Bawling Underground

By
Like many children with older siblings, I was always prone to heated arguments with my older brothers. As the youngest and only girl of three children, I was constantly subjected to my brothers’ tormenting habits. Whether it was praying for God’s protection as I was dangerously swung around by my feet (“The Giant Swing”) or grasping for breath as my ribcage was burdened with the weight of another, I had experienced every possible form of older sibling torture. However, never did I imagine that one of our frequent quarrels could end so oddly.

During March of 2006, my mother and I visited my eldest brother, Randy, while he was studying abroad in London, England. After waking up at the disgusting hour of seven in the morning, torture in itself, Randy met us at the hotel to act as our tour guide. It was evident from the moment I saw him that his arrogance had acquired European twist. It even emanated from his hair. The Euro-Trash.

We departed from the hotel and headed for London’s premiere form of transportation, the underground tube. At this particular station, an elevator carried us down to the train. Because of the excessive amount of people, Randy and I were forced to be within an even closer proximity of one another. As we rode in the elevator, Randy flicked my head about every three seconds, increasing the pain with each flick.

Eventually, we arrived at the train and traveled to the site of the towers of London. This site contained a multitude of exhibits displaying numerous English artifacts. To view each exhibit, we had to stagger up narrow and winding stairs. These stairs were barely wide enough for one person and we had to maneuver our way up the stairs while squeezing past those walking down the stairs.

Exhaustion finally took its toll on me after four or five hours of the agonizing repetition of motion. The instant I began to express my tiredness, my brother commenced his mockery of me. Comments dripping with sarcasm flew out of his mouth and brutally attacked me. Unable to effectively defend myself against these harsh remarks, I attempted to ignore them.

About an hour later, we were back on the tube, heading to a restaurant for dinner. The train was terribly crowded, but after a few minutes on the ride, I managed to find a seat. Surrounding me was my family and just about every other person in London. After a few more minutes on the train, Randy started, once again, with his teasing. Every potential insult was hurled at me, each insult gaining more momentum and power than the last.

As the vexation continued, factors such as crowdedness and the pungent odors of those too close for comfort began to increase my irritation. Finally, I was unable to handle the situation. “Shut up and leave me alone!” I screeched, my voice going up several octaves. I even cursed loudly at Randy, in the presence of my mother, something I had never dared do before. We initiated horrible bickering that had no shame.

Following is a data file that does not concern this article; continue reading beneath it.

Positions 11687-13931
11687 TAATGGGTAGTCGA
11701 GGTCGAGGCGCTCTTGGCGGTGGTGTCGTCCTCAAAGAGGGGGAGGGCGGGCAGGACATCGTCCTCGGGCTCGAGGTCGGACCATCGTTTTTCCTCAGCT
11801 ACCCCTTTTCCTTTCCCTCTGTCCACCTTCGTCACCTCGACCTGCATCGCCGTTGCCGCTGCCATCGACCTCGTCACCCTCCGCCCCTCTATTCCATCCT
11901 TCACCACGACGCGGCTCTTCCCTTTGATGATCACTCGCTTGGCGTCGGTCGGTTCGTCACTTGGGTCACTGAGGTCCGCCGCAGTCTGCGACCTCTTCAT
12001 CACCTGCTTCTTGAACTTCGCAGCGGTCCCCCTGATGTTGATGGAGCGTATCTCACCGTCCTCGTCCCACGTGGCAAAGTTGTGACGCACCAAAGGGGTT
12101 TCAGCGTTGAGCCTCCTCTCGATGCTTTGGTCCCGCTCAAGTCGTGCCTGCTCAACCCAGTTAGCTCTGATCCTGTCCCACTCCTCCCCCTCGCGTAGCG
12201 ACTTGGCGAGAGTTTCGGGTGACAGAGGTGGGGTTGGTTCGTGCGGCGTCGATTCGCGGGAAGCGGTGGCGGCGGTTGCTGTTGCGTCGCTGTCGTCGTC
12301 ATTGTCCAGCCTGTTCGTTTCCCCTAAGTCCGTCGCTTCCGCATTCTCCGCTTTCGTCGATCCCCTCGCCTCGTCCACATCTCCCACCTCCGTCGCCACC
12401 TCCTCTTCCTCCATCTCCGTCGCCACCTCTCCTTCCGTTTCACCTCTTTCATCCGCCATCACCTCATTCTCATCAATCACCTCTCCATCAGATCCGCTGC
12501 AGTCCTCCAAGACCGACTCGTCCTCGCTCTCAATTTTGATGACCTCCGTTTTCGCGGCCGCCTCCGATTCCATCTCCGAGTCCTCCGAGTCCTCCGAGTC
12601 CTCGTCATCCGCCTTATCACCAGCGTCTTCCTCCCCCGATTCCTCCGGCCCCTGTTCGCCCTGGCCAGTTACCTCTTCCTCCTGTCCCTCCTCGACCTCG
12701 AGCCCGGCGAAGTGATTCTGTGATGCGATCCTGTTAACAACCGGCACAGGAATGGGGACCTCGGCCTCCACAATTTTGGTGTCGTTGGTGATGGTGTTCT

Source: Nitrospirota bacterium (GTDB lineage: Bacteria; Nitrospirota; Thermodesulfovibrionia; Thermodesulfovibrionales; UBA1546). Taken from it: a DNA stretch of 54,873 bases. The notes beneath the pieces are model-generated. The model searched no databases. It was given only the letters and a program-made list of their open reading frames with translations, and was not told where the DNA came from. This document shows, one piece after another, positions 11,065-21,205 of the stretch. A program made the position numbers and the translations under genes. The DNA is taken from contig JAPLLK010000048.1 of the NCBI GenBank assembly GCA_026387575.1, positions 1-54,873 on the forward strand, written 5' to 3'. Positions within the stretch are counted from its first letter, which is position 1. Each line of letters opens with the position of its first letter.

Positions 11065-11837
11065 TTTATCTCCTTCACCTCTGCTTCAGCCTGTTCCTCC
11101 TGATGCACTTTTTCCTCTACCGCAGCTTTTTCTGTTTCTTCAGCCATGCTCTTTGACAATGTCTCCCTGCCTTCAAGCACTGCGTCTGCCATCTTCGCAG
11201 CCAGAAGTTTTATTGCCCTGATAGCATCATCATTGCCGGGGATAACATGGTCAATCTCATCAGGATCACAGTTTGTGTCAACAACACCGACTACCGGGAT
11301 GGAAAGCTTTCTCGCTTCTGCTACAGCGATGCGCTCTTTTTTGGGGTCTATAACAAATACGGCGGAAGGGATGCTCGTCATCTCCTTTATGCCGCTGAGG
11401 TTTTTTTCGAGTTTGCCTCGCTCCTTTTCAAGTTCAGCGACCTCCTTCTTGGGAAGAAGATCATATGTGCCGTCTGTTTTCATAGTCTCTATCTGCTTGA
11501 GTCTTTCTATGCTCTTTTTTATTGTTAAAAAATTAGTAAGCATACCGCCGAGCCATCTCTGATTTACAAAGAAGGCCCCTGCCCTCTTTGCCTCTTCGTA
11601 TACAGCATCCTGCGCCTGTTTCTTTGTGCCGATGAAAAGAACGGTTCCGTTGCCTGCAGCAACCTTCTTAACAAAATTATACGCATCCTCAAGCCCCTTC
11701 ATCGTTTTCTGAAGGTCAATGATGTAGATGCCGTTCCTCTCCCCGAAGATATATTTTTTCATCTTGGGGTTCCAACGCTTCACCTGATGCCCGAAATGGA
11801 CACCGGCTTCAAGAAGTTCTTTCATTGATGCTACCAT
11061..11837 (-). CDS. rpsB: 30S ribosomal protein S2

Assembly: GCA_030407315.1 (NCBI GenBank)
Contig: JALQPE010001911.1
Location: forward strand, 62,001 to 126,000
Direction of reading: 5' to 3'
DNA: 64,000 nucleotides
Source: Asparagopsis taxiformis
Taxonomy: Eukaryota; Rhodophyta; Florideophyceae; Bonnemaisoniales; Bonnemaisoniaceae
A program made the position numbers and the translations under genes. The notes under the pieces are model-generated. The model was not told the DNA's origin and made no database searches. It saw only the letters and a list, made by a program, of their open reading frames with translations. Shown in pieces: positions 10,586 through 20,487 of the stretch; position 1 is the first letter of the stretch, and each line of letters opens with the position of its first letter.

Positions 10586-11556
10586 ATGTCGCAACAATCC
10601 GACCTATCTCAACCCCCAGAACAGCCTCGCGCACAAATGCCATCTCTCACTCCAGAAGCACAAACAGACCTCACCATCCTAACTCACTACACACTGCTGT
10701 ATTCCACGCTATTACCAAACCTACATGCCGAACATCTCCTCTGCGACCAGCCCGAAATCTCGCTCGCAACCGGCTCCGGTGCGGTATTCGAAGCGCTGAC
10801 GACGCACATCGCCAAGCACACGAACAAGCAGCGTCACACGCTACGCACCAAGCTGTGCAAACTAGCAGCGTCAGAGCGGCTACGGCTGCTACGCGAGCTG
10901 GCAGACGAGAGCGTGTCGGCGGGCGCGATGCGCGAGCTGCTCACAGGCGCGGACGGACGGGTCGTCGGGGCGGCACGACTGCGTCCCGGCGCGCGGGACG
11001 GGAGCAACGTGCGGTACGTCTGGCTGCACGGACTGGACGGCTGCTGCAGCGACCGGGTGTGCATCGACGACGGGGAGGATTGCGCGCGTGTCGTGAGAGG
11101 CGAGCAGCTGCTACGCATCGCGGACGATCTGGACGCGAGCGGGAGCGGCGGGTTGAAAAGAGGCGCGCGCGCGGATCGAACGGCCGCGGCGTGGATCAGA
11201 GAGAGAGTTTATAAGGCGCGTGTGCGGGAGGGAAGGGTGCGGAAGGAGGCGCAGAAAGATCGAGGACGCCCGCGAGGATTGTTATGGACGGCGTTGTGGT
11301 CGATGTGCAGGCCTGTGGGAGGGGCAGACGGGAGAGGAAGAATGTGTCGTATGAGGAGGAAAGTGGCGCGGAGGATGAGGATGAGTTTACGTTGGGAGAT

Then I broke down. Crying, that is. The tears refused to stop, despite my desperate pleading. So there I was, sitting in an overcrowded, extremely uncomfortable train, while all the English locals stared. No empathy. Just annoyance.

Upon his realization that I truly was upset, he abruptly ended the tormenting. He attempted to fix the situation with humor. Our usual routine of Randy reciting humorous bits until I cave and forgive him failed horribly. His words had hurt too much for humor to rectify.

The train ride finally ended and I was still in tears. Randy sent my mom back to the hotel so that she could freshen up for dinner. He dragged me to Hyde Park, where I was forced to have a “heart to heart” with my asinine brother.

Although it seems mildly cliché that it rectified the problem, it honestly fulfilled its objective. The contents of the conversation were completely irrelevant to the argument we had encountered. Despite the irrelevancy of the conversation, it allowed me to view my brother in a new light. Never before had I witnessed Randy as a real person, someone other than “Mr. Personality.” He shared with me awkward phases from his youth and connected with me for probably the first time that I can recall.


As much as I would adore saying that we ceased fighting that day, it would be surreal. We quarrel, bicker, and argue constantly. However, there is one key difference. No matter how often we fight, nothing can snatch away my memory of walking back to the hotel with my brother’s arm around my shoulders and the realization that we had actually connected.





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